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2 men killed in separate Northern Ireland attacks

Police forensic officers examine the scene Thursday close to the spot were a man was shot dead, in Londonderry, Northern Ireland. Authorities blamed a resurgent Irish Republican Army faction for killing two men in separate gun attacks in Northern Ireland, the first such slayings in the British territory in nearly a year.

Police forensic officers examine the scene Thursday close to the spot were a man was shot dead, in Londonderry, Northern Ireland. Authorities blamed a resurgent Irish Republican Army faction for killing two men in separate gun attacks in Northern Ireland, the first such slayings in the British territory in nearly a year. Photo by The Associated Press.

DUBLIN (AP) — Authorities blamed a resurgent Irish Republican Army faction Thursday for killing two men in separate gun attacks in Northern Ireland, the first such slayings in the British territory in nearly a year.

So-called “New IRA” militants claimed responsibility for killing Kevin Kearney, a 46-year-old Irish Catholic man, on Tuesday in a Belfast park. Police found his body floating in a lake in the park Wednesday and said he had been shot.

On Thursday morning a gunman shot Barry McCrory, 35, fatally in the head inside his apartment in the center of Londonderry, Northern Ireland’s second-largest city. IRA extremists again were suspected.

Police and politicians said both victims may have been targeted because of suspected involvement in drug dealing. Detective Chief Inspector Justyn Galloway said Kearney had served prison time for drug-related offenses. Peter Robinson, the Protestant leader of Northern Ireland’s unity government, said there was “no justification for anyone taking justice into their own hands.”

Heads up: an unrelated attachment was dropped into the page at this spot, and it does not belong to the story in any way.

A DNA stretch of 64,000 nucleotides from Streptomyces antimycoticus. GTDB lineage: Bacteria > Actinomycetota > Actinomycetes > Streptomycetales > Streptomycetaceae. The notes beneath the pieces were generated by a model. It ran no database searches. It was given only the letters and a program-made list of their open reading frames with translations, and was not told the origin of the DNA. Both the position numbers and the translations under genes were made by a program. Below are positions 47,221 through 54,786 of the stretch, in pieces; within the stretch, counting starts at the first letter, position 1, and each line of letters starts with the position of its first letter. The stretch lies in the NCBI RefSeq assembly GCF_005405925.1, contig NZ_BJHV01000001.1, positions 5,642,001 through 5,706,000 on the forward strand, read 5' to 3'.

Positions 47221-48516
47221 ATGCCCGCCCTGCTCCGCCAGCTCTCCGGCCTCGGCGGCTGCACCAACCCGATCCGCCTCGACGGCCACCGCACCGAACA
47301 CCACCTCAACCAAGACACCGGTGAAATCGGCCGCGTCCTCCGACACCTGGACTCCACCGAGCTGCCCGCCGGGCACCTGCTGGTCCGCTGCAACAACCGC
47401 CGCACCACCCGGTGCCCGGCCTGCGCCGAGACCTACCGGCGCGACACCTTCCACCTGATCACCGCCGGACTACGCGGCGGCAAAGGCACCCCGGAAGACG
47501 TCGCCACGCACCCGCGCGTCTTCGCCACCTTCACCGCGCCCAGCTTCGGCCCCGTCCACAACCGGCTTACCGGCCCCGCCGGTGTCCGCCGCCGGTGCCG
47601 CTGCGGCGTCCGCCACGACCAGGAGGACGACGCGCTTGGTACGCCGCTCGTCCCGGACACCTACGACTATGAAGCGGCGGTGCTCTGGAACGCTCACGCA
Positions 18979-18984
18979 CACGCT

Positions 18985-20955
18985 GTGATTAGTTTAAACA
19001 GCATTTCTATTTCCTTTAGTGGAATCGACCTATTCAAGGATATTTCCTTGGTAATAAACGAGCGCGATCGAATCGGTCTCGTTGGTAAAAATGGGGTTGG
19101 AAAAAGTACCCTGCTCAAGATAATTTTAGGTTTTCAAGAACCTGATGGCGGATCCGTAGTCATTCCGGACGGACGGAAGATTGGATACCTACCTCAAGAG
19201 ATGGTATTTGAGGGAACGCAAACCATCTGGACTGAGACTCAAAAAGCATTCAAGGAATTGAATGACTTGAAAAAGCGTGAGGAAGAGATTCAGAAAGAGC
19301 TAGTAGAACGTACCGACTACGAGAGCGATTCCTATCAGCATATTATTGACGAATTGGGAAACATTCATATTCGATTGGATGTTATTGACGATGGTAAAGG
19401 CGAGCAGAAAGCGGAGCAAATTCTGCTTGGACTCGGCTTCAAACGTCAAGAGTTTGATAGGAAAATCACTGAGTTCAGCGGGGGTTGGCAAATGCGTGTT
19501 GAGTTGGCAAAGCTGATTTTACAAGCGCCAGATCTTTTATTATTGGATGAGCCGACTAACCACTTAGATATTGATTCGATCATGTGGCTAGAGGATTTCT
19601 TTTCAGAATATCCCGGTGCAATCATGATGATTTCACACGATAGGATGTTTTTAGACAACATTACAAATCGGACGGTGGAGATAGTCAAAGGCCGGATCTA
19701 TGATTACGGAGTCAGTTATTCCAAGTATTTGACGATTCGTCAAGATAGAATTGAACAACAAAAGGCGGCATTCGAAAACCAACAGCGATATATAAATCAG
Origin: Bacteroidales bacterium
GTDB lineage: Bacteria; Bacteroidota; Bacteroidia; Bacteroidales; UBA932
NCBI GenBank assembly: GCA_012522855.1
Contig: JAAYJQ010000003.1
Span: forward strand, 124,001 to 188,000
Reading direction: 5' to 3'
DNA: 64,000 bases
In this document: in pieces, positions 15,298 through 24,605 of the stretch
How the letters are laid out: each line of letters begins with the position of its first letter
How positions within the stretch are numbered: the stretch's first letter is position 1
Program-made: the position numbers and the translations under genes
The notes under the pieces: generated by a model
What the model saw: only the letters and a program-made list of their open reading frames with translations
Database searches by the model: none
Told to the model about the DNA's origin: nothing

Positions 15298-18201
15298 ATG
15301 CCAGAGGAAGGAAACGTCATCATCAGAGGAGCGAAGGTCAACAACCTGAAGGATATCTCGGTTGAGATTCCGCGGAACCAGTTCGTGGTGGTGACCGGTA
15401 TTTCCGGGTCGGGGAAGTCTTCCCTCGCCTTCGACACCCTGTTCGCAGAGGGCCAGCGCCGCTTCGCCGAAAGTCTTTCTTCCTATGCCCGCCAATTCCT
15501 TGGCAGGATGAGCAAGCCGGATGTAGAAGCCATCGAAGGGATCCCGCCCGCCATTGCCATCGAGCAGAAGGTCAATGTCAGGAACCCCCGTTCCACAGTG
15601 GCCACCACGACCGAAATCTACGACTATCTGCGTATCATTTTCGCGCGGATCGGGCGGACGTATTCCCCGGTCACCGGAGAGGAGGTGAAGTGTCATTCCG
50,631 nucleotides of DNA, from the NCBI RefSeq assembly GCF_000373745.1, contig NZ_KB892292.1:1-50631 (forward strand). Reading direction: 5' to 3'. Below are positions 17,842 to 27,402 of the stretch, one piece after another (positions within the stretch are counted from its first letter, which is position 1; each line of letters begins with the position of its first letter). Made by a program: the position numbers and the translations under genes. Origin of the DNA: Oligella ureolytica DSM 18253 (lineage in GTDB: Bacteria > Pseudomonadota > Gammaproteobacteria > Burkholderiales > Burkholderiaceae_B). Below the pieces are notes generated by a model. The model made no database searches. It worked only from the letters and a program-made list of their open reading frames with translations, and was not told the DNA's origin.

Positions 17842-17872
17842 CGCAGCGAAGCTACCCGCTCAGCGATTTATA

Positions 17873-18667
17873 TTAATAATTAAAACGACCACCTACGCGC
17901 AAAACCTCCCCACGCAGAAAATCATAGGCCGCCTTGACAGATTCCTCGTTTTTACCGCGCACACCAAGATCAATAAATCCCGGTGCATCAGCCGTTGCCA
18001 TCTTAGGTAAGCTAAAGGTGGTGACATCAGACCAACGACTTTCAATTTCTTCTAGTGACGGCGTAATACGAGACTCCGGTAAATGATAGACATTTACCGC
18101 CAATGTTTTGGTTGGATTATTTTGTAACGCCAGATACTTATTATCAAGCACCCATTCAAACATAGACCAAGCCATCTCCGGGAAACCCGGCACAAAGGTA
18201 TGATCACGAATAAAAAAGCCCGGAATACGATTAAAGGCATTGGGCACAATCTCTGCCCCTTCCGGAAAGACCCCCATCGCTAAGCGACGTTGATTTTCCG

IRA members in Londonderry, in particular, have been behind scores of shootings and death threats since 2009 against alleged drug dealers in the predominantly Catholic city. Such violence and intimidation allows IRA members to control criminal rackets and discourage community cooperation with police.

Gerry Kelly of the Irish nationalist Sinn Fein party accused the militants of extorting money from many dealers in exchange for protection, while those who refuse to pay bribes are targeted.

In their admission of responsibility, IRA members said Kearney had been warned to stop trafficking drugs but “refused to heed this warning and carried on with his activities and as a consequence the IRA made the decision to execute him.”

McCrory, meanwhile, was imprisoned last year for trying to rob a Belfast bank.

Also Thursday, police and British Army bomb experts blocked roads and evacuated homes in three parts of Belfast while dealing with suspected bombs. All three alerts — regularly staged by IRA splinter groups — were declared hoaxes.

The attacks could be timed to coincide with Thursday’s start to an international conference in Belfast to woo foreign investment to Northern Ireland, a predominantly British Protestant state that IRA traditionalists want abolished and merged with the Republic of Ireland. British Prime Minister David Cameron is overseeing the two-day event.

The dominant IRA faction, the Provisional IRA, killed nearly 1,800 people in a failed 1970-1997 campaign to force Northern Ireland out of the United Kingdom. The Provisionals disarmed and renounced violence in 2005 in support of the territory’s Good Friday peace accord of 1998.

But some former Provisionals have continued to mount attacks in breakaway factions.

Last year, members of four groups, including the Londonderry-based Republican Action Against Drugs, merged into what they call simply “the IRA.” Irish media have christened the umbrella faction “New IRA” to distinguish it from a rival splinter group, the Continuity IRA, as well as the faded Provisionals.

This “new” IRA claimed its first killing in November, when a prison officer was shot to death as he drove to work.

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